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Society

Killing Fields Reporter Schanberg Dies

NEW YORK — Sydney H. Schanberg, a former correspondent for The New York Times awarded a Pulitzer Prize for his coverage of the genocide in Cambodia in 1975 — and whose story of the survival of his assistant inspired the film The Killing Fields — has died. He was 82.

The Times reported Schanberg died July 9 in Poughkeepsie, New York. The newspaper cited Charles Kaiser, a friend and former Times reporter who said Schanberg had a heart attack on July 5th.

“Sydney Schanberg was an historic and courageous correspondent,” Dean Baquet, Executive Editor of The Times, said in a statement.

“He was part of a generation of war correspondents who made America understand what was truly happening in Vietnam and Cambodia.”

When Communist guerrillas overran the Cambodian capital of Phnom Penh in the spring of 1975, The Times said, Schanberg and his assistant Dith Pran refused pleas by their editors to evacuate.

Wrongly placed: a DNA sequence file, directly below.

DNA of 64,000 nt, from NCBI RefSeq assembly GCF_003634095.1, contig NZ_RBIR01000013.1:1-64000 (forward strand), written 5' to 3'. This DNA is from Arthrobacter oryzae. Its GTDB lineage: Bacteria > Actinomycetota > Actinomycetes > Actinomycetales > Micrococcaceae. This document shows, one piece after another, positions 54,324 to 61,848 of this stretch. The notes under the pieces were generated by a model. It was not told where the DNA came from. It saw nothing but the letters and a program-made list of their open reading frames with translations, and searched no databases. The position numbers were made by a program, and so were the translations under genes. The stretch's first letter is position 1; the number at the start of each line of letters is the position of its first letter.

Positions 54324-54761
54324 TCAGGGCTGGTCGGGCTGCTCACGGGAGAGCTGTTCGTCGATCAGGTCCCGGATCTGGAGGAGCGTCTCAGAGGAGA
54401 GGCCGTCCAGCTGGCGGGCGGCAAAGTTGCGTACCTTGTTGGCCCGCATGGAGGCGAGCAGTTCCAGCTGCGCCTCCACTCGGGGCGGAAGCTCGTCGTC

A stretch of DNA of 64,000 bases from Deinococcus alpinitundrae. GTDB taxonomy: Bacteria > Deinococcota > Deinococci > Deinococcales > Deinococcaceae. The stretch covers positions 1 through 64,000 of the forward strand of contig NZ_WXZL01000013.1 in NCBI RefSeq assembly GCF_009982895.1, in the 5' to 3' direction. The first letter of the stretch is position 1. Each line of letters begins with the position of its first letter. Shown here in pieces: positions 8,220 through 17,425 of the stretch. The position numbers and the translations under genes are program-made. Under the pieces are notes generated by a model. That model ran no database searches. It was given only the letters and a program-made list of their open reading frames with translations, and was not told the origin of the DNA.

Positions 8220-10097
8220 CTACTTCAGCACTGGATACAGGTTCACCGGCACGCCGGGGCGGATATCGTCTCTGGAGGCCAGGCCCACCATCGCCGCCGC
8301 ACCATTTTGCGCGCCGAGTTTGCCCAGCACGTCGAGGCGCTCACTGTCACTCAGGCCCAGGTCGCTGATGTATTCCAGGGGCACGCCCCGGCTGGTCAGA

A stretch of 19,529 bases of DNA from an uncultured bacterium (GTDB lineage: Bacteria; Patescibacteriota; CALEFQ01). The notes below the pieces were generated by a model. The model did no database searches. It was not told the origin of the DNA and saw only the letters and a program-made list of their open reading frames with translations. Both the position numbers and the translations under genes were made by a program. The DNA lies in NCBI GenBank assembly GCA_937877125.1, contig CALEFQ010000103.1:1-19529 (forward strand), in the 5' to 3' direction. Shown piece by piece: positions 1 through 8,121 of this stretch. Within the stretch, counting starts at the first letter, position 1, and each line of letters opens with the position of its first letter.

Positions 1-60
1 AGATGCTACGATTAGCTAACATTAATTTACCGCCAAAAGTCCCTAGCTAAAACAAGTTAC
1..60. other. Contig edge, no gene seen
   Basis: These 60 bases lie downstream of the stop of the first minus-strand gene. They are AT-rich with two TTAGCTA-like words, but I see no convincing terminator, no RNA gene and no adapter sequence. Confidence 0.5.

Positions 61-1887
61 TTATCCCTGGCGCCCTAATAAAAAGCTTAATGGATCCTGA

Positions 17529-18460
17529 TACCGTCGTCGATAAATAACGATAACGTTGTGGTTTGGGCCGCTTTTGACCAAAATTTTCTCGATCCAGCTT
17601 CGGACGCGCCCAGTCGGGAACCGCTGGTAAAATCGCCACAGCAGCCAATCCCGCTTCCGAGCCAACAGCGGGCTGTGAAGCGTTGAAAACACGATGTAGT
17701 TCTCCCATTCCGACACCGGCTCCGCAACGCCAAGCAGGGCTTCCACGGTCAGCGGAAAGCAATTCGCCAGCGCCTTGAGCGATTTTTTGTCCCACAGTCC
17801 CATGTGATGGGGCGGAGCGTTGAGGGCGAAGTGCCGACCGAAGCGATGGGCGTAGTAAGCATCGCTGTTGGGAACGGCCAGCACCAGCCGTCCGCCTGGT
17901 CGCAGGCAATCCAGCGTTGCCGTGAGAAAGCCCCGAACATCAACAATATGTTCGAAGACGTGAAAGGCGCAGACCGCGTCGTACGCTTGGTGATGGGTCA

Schanberg and Dith were briefly captured by the guerrillas, but later fled to the French Embassy. Dith then was expelled and joined civilians fleeing into the countryside.

Two weeks later, Schanberg evacuated to Thailand, reporting on massacres and the displacement of millions of people along the way.

Dith was not heard from for several years until he escaped to Thailand in 1979. After being reunited in New York, Schanberg wrote a cover story for The New York Times magazine about Dith’s harrowing experience, surviving beatings, starvation and backbreaking labor.

That story was later turned into the 1984 film, The Killing Fields, starring Sam Waterston and Dr. Haing S. Ngor as Dith. Ngor, a Cambodian who also survived the horrors, won an Academy Award for best supporting actor.

With Schanberg’s help, Dith was hired as a photographer for The Times. Dith died in 2008.

“I’m a very lucky man to have had (Dith) Pran as my reporting partner and even luckier that we came to call each other brother,” Schanberg said after Dith’s death, according to The Times.

“His mission with me in Cambodia was to tell the world what suffering his people were going through in a war that was never necessary. It became my mission too. My reporting could not have been done without him.”

Schanberg joined The Times in 1959 as a copy boy and remained there for 26 years. He later wrote a column for New York Newsday.

Besides the Pulitzer, he won two George Polk Memorial awards, two Overseas Press Club awards and Sigma Delta Chi’s distinguished journalism prize.

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